Cough up for Just a Cup of Coffee: Pharmacoeconomics of Depression
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Depression is a chronic, relapsing, recurrent disorder, the fourth most important determinant of the global burden of disease, and the largest determinant of disability in the world. As patients do not seek treatment and when they do, efficacious treatments are not always used effectively, there is little hope of reducing this burden.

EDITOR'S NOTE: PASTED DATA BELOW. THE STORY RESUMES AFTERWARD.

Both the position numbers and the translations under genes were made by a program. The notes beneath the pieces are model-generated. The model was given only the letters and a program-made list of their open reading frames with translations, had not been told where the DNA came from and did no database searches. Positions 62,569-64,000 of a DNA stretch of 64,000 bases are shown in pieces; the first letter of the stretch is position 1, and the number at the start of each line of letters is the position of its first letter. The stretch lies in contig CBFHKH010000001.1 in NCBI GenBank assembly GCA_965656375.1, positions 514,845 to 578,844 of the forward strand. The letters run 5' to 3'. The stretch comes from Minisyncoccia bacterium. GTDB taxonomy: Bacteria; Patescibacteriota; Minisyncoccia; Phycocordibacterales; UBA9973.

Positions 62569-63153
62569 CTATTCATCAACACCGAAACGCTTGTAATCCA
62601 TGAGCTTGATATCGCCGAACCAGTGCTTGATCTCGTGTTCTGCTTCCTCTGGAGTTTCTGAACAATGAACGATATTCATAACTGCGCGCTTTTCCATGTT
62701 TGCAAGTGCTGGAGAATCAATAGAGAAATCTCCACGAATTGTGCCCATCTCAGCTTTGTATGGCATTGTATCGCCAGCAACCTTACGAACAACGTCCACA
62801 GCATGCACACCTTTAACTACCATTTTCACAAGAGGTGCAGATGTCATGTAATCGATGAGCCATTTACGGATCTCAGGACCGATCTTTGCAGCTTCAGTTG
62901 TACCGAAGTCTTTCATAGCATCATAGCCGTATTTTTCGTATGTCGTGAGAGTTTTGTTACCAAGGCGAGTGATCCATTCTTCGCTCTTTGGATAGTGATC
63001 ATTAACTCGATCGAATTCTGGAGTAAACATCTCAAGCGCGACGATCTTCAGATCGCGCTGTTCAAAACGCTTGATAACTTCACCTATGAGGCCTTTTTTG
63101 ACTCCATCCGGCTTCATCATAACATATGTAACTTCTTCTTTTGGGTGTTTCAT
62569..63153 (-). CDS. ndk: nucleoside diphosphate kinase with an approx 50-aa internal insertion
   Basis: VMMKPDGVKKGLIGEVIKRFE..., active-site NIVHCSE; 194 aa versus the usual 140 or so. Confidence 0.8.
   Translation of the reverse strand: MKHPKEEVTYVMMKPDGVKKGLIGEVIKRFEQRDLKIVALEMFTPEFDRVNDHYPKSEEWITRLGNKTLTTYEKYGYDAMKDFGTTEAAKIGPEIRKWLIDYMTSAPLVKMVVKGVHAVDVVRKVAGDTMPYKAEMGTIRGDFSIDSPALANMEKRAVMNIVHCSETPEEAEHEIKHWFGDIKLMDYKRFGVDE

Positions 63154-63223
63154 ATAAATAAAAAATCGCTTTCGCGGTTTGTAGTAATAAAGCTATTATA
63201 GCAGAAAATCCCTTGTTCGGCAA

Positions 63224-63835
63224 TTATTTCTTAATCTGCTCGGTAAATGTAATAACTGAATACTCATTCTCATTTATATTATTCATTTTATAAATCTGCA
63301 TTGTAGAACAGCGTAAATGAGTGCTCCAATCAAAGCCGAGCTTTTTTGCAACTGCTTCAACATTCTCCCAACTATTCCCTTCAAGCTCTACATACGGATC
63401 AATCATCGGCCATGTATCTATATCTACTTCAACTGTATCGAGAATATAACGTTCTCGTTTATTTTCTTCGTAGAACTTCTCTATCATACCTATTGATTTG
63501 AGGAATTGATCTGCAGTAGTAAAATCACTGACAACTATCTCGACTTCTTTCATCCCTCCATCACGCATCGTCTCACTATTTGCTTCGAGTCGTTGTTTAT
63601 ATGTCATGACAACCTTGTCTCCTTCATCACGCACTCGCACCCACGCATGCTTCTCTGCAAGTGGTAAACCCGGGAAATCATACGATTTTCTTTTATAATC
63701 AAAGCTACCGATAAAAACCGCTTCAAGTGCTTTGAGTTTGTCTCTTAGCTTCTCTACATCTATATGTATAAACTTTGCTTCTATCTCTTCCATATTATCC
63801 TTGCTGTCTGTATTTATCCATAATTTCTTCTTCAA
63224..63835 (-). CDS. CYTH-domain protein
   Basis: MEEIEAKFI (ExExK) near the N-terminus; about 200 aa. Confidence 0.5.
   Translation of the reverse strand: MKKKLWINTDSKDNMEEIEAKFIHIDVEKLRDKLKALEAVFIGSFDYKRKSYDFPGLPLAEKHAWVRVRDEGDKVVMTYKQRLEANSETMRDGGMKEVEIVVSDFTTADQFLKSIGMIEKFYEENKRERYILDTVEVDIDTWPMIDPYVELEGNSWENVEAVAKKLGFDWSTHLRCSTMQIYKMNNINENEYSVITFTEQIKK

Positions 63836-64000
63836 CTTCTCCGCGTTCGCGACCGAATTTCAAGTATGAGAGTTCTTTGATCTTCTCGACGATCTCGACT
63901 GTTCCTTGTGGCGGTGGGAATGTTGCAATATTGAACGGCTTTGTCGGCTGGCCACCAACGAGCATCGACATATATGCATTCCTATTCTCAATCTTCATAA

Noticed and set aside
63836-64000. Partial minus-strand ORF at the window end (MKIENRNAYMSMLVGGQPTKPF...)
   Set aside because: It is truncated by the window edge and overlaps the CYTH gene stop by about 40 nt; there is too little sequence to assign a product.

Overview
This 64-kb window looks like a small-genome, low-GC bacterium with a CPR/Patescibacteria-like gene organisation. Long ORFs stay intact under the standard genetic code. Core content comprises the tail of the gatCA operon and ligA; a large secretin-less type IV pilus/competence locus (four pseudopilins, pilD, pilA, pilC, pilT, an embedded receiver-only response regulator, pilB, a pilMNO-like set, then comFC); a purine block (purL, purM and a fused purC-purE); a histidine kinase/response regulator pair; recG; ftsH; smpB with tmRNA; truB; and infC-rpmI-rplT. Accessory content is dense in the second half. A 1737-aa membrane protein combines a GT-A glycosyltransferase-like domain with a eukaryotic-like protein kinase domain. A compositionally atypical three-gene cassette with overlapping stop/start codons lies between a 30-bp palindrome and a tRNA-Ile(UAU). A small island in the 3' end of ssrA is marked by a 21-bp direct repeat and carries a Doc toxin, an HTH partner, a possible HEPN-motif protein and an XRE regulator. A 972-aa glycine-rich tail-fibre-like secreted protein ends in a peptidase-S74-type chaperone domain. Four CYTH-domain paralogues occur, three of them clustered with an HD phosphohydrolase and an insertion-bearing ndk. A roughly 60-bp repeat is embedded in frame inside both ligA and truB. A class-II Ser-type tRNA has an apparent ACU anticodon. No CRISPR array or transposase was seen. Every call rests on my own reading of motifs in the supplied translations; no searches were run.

Comparing depression with other illnesses with high burden, such as coronary heart disease (CAD), cancer and AIDS, shows interesting patterns. The high–profile AIDS has a low lifetime prevalence of 0.2, compared to depression with a prevalence of 15 and the other two with a lifetime prevalence of around 6–7. A majority of people suffering from depression (more women) and AIDS (more men) are in their 20s to 40s, while CAD and cancer patients (equal men and women) are usually beyond the age of 45. CAD and cancer have a high recognition rate, variable treatability and survival rates, while AIDS has a high recognition rate, low treatability and low survival rate. In contrast, depression has a poor recognition rate, but excellent treatability and excellent survival rate with adequate treatment. In addition, the cost per year of treating depression is very low as compared to the other illnesses.